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https://issues.apache.org/jira/browse/FELIX-5326?page=com.atlassian.jira.plugin.system.issuetabpanels:comment-tabpanel&focusedCommentId=15504984#comment-15504984
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David Leangen commented on FELIX-5326:
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Closing, as this is essentially a duplication of [FELIX-5332].

> Add data structure descriptor
> -----------------------------
>
>                 Key: FELIX-5326
>                 URL: https://issues.apache.org/jira/browse/FELIX-5326
>             Project: Felix
>          Issue Type: New Feature
>          Components: Converter
>            Reporter: David Leangen
>
> The Converter service does a lot of introspection and parsing of the DTO data 
> structure. In many cases, a DTO is a very simple object structure. However, 
> it can also be a very complex structure, too.
> According to my understanding of the objectives of the Converter, one 
> important goal is to be able to persist data. The idea is that the DTO 
> describes the data structure. Thus, it is the ideal way to ship the state of 
> the system off to PersistenceLand.
> If we do buy into this vision, then we may be missing out on a few great 
> opportunities here. When data gets persisted, we often need to understand the 
> relationships between the embedded objects. Or, we may want to be able to 
> create an index on the data. These are a few of the reasons why we would want 
> to have some kind of x-ray vision on the data structure. Since we already go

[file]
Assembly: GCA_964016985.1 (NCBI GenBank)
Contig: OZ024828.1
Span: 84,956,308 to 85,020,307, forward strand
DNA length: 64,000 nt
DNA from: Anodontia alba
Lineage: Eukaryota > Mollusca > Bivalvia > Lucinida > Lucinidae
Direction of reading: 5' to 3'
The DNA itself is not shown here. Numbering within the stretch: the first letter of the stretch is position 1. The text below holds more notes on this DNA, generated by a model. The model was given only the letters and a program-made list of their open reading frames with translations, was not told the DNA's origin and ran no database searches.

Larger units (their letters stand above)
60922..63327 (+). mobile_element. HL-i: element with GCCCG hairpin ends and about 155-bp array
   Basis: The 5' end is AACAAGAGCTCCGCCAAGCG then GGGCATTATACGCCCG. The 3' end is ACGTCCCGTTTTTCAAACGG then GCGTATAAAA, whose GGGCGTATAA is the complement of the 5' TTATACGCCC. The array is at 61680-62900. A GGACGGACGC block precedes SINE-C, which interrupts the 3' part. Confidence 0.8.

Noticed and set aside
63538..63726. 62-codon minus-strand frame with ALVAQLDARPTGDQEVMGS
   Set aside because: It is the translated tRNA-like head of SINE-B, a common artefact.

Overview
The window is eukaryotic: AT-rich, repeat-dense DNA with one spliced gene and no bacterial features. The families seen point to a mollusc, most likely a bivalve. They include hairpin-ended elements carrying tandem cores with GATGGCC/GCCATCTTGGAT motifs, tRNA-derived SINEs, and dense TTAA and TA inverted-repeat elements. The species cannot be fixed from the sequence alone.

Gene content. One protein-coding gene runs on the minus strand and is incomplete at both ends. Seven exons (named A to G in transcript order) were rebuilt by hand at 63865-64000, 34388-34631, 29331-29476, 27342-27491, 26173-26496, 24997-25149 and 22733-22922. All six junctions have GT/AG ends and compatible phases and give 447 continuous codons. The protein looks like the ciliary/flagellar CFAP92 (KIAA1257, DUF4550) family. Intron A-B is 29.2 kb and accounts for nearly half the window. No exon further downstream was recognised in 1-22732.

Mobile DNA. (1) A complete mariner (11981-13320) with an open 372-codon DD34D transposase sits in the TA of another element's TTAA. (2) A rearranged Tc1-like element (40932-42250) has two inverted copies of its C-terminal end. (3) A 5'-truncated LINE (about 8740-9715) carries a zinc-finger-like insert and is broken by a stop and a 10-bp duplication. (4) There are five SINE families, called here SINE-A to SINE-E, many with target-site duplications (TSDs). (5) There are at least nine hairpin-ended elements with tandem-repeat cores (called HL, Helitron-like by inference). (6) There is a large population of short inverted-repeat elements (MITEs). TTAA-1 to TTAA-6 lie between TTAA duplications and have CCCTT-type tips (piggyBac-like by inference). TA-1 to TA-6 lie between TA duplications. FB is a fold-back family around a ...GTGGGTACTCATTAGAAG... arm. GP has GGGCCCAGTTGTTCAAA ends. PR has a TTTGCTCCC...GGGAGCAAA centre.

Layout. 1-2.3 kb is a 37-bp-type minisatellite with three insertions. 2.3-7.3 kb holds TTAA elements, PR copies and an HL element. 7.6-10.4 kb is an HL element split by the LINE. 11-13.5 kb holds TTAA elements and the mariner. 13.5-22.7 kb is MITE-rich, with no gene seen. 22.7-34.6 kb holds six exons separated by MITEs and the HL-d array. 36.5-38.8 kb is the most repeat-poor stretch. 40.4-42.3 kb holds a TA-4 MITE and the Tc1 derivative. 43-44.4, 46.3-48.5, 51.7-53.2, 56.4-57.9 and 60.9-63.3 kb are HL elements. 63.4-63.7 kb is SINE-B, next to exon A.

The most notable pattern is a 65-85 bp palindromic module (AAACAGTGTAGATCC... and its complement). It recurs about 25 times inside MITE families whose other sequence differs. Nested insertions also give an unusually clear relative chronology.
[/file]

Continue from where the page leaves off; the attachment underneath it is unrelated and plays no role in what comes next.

> through all the trouble of parsing the data structure in order to convert it, 
> and since this is ~95% of the work, it would be really nice to provide access 
> to this information in order to easily link in services that require this 
> intimate knowledge. Otherwise, all the parsing would have to be done over and 
> over again for each service.
> I believe that it would only take a few methods to be able to leverage all 
> the parsing work done by the Converter. I can think of:
>  DataTree Converter.toTree(DTO dto); // DataTre gives a tree view of the 
> structure
>  Object tree.valueAt(DTO dto, String path); // Dot-separated path value 
> within the tree structure
>  void tree.set(DTO dto, String path, Object value); // Set the value at the 
> given location in the tree structure
>  void process(DTO dto, Consumer<?> function); // Visit each node for some 
> kind of processing
> Those are just some examples. Perhaps a new API would be necessary, but my 
> main point here is that since we are going through all this work of 
> implementing a parser, this is the IDEAL time to create this type of view on 
> the data.
> Also, one of the properties of DTOs is that the DTOs are really, in a way, 
> nothing more than schema. Because of this, it should be (and is) trivial to 
> convert to JSON, XML, YAML, or whatever. If the DTO *is* the data structure, 
> then it should also be trivial to convert the type descriptor (or tree, or 
> whatever) to some kind of schema, like JSON Schema, DTD, XML Schema, RDF…
> That fits well with one of the features of the Converter: codecs to convert
> to/from serialized types. RFC 215 defines two portable codecs: JSON and
> YAML but other implementations can add their own codecs too. We could do the 
> same not just for the live data instance, but for the data schema as well. 
> (Note that this schema generation is not required: we could decide only to 
> implement the data tree structure, and have an outside process generate the 
> scheme, but at least the data tree would enable this).
> I do understand that it is a step away from a simple “Converter”, but the 
> parsing is essentially the same. Since the hard work is already being done, 
> why not take advantage of it here? Even if this tree view ends up being a 
> completely different service, the same code base could easily serve the two.



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